For the second year in a row, the White House appears to be considering canceling billions of dollars in appropriated foreign aid funding at a time when Congress would be hard-pressed to block such a move.
Over the weekend, the Office of Management and Budget wrote to the State Department and U.S. Agency for International Development directing the foreign aid agency to cease spending for a range of programs that still have unobligated fiscal 2018 and 2019 balances and would otherwise expire if not spent by Sept. 30.
The amount of affected money could total as much as $4 billion, foreign aid advocates say, or 7 percent of the $55.2 billion that lawmakers originally allocated over the last two fiscal years for a broad range of public health, peacekeeping, development and diplomacy programs now being scrubbed by the administration.
By seeking to temporarily freeze the balances of the foreign aid accounts until after the OMB understands how much money is left in each of them, the letter could be a precursor to putting together a potential package of funding cancellations, known as “rescissions.”
Under the 1974 Impoundment Control Act, the White House can submit a package of rescissions for congressional approval, which must occur within 45 days of “continuous session,” not counting three or more consecutive days in recess. During the initial 45-day period, the targeted funds can’t be obligated by the particular agency or agencies affected; if Congress doesn’t act during that period, the funds have to be released.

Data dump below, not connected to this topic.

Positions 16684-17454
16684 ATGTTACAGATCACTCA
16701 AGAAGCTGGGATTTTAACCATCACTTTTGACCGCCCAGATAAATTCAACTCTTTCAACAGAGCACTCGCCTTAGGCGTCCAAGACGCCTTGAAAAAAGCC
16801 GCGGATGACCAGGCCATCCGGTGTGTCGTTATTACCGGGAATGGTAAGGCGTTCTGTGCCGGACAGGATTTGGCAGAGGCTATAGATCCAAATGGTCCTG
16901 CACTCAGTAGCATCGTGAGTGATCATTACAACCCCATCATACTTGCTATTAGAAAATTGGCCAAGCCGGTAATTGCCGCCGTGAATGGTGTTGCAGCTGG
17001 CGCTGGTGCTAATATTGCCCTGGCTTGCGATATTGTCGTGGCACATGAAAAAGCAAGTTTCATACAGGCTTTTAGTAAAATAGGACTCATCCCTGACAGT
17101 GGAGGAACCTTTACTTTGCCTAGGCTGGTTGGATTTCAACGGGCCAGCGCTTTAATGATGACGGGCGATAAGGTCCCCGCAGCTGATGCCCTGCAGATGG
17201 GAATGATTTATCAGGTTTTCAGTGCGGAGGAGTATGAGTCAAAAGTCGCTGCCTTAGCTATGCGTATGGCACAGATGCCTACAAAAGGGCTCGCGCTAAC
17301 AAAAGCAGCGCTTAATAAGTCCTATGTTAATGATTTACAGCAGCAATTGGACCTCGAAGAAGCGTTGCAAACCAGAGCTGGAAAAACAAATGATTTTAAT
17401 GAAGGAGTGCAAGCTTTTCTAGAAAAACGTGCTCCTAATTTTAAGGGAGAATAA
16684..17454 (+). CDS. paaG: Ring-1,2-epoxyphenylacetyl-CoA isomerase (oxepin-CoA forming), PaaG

Requests for comment to USAID were referred to OMB. An OMB spokeswoman would not comment on whether the letter was intended to lay the groundwork for a rescissions push, but she defended the move as necessary to prevent wasteful spending.
“It is incumbent on all federal agencies to properly use funds provided by Congress,” spokeswoman Rachel Semmel said. “In an effort to ensure accountability, OMB has requested the current status of several foreign assistance accounts to identify the amount of funding that is unobligated. On behalf of American taxpayers, OMB has an obligation to ensure their money is being used wisely.”
But the letter nonetheless raised alarm bells because, with lawmakers on a five-week recess, a formal rescissions announcement could mean the State Department and USAID lose their authority to spend the money given the Sept. 30 end-of-fiscal year deadline.
“It would appear the administration is laying the groundwork to try to circumvent Congress once again with a massive rescission package,” said a senior Democratic Senate aide, who was not authorized to be quoted. “Irrelevant of what the Trump administration may wish, Congress still has the power of the purse, and we appropriated these funds because they are necessary to protect our interests and national security. We are in touch with the State Department and are demanding answers. This scheme would set the precedent for this and all future administrations to ignore spending bills and eliminate spending obligations by jamming Congress with end-of-fiscal year rescission packages.”
The OMB letter was first reported by The Washington Post.